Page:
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Course Closed ?
by David Stansfield


To date it has been a pretty foul Winter with lots of rain interspersed with spells of hard frost. Keeping the course open in such circumstances will always have something of an adverse effect on its condition next Spring, but the extent of the necessary recovery and repairs required in April and May will vary considerably from course to course. Obviously, those courses on sandy free-draining land will tend to have fewer problems in this respect than will be the case on a clay-based parkland. However, this is more of a truism than an absolute fact. There are still plenty of muddy patches and paths on, for example, heathland courses at the moment.

A better generalisation is that those clubs who have done their spadework, month in and month out, year after year, to minimise wet surfaces, will reap the benefits in these circumstances by having a full course to play whilst causing it the least damage. It is a fundamental precept of agronomy that good courses are well drained, either actually or artificially, and that these drainage characteristics must be sustained by extensive course-wide, year round, aeration.

Trampling under play and the routine traffic of machinery compact the ground, reducing the pore space through which water can move from the surface down to subsoil depth and away. Such damage has to be frequently counteracted even though the primary benefits of such work cannot readily and immediately be seen. Indeed, the implementation of operations such as Vertidraining, hollow tining and slitting are generally regarded as a torment because to be truly effective they have to be done in advance of poorer weather in the majority of cases. However, any water which is encouraged into the soil must then have somewhere to go, and be able to get there at a reasonable rate, otherwise there will be backing up. Those lucky few who have a course with an inherently free-draining soil and a low Winter water table are the exceptions. For the majority, at least part of the course will require (or have) some form of artificial drainage to help remove surplus rainwater and keep the water table low, hence helping to sustain firm surfaces.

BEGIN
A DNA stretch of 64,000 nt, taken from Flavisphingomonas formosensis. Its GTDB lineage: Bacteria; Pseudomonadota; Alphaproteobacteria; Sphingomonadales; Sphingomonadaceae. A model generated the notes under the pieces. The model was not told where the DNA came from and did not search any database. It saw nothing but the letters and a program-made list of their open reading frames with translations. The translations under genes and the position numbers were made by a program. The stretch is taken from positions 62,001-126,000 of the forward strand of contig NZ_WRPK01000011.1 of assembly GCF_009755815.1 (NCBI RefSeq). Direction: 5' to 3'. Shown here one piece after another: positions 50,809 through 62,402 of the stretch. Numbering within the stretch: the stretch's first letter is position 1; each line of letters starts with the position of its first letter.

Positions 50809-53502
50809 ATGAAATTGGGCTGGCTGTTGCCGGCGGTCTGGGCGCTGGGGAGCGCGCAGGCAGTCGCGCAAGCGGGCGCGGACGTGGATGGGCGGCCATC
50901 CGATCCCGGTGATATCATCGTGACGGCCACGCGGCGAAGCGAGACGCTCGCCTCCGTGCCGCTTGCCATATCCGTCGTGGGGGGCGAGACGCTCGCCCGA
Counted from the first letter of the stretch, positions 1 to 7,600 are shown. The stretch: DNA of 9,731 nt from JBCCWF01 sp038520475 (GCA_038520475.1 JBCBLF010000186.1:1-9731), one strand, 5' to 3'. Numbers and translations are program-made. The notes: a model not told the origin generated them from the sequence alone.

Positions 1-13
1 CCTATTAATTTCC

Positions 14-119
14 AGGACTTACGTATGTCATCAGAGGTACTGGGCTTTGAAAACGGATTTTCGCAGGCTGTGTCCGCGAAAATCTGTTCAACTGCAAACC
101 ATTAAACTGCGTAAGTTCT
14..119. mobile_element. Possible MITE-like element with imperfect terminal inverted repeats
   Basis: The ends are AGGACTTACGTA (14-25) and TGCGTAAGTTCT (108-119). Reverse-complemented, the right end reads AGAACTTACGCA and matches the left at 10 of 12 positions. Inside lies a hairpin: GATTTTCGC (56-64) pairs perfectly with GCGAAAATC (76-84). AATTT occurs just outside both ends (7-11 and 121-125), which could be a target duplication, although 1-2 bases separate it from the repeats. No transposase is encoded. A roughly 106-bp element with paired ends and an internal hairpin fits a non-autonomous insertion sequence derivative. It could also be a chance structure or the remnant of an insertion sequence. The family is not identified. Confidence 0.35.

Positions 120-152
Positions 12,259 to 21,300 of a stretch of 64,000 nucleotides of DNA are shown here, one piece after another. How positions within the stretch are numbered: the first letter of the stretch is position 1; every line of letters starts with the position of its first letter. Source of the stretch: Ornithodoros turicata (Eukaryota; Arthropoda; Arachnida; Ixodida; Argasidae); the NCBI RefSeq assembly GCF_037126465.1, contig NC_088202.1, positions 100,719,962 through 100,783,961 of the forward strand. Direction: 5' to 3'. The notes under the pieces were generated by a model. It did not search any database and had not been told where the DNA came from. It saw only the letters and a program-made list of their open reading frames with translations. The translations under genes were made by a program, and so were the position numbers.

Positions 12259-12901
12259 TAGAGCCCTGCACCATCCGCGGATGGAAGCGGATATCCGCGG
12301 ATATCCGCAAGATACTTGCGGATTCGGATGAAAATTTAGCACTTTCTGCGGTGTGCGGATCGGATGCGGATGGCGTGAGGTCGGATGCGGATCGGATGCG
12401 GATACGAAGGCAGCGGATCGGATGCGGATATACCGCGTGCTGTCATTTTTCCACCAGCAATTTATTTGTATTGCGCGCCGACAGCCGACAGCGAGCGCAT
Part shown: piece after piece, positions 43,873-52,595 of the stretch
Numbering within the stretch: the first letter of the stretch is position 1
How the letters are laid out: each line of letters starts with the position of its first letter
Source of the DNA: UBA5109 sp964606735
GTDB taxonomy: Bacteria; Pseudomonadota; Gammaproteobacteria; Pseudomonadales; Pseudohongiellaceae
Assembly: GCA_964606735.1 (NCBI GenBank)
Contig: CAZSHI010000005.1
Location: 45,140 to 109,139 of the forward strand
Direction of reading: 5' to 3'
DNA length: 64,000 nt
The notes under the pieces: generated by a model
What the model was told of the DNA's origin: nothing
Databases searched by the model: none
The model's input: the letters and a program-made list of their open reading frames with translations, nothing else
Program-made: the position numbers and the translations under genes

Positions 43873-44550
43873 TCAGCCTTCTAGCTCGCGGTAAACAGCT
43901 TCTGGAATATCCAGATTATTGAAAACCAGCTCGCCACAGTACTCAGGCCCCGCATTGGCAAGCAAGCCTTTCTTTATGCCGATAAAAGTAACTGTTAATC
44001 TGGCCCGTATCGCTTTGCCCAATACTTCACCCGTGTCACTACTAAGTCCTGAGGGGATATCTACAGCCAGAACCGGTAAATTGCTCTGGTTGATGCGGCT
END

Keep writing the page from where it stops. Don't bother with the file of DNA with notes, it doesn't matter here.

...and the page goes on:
Even so, most of this group will not have any idea whatsoever where these drains are, where they go, or what condition they are in. Any Club that has a proper drainage plan for the course is a rarity. This perhaps is excusable in those instances where the drainage system predates the Club, this having been installed around the turn of the last Century or even before that. This accounts for more than a few. However, often even modern drainage is not mapped with an indication of direction, outfall, pipe size and backfilling. This is usually combined with the Club not having a scale drawing of the course !

Copies of a basic 1:2500 plan is a resource every Club should have, not just for drainage works, but to record the general development of the course too. Being able to consult a plan can save many long-term problems by being able to avoid breakage (through direct treatments, construction work, or installing irrigation), blockage due to tree planting (very common) and the fouling of outfalls. Remember too that drainage systems need maintenance more than emergency repairs (especially in bunkers), and ditches need an annual clearing.

Having said all that, solely providing good drainage will not keep courses mud free. As mentioned above, aeration work is the key to unlock its function in all parts of the course. On top of that, to avoid bare and muddy patches, there must be traffic control and worm management. Traffic control can take many forms, not just the obvious of ropes, hoops, white lines and a trolley ban. The volume of play on most courses engenders a requirement for year round planning to limit wear, together with prompt repair, using good mature turf, to stop the inevitable spreading.

Tight courses need good paths away from the line of play which are well built and reasonably attractive in appearance - scattering a few cockleshells or rolling in scrap road planings (roadstone and tarmac) is just not good enough. Bridges need to be on the sides of fairways, not in the middle. Machinery routes to the distant points should be on tracks in the rough wherever possible, with an exit point from the sheds which does not involve churning up the nearest green surround or fairway. None of this happens by accident but involves planning, effort and expenditure.

Other tips can be more immediate. Do not put mats on the main tees; vary Winter tee positions to change walking routes normally taken in Summer and the drive landing areas on fairways; put mats on Par 3 holes behind the main tee to reduce pitch marking; if there has to be trolleys at least ban buggies when the ground conditions are very wet; and if the greens become soft enough to hold a footprint for 10 seconds the play must come off pro tem.

This leaves us with wormcasting, a problem feature which is on the increase, whilst the means to control it are on the decrease. If you have severe wormcasting now, you are stuck with it for this year at least. Chemical control is not always effective but to have the best chance it must be applied in the Autumn. As to cultural control, at best using what is currently available will only have partial benefit, for it is slow acting but has an accumulative effect from repeat treatment.

All in all there is no instant cure-all which will allow Clubs to cope with a wet Winter. Those who manage best encompass the potential within their overall treatment programme and course development strategy. Those who do not, have to regularly repaint the "Course Closed" sign.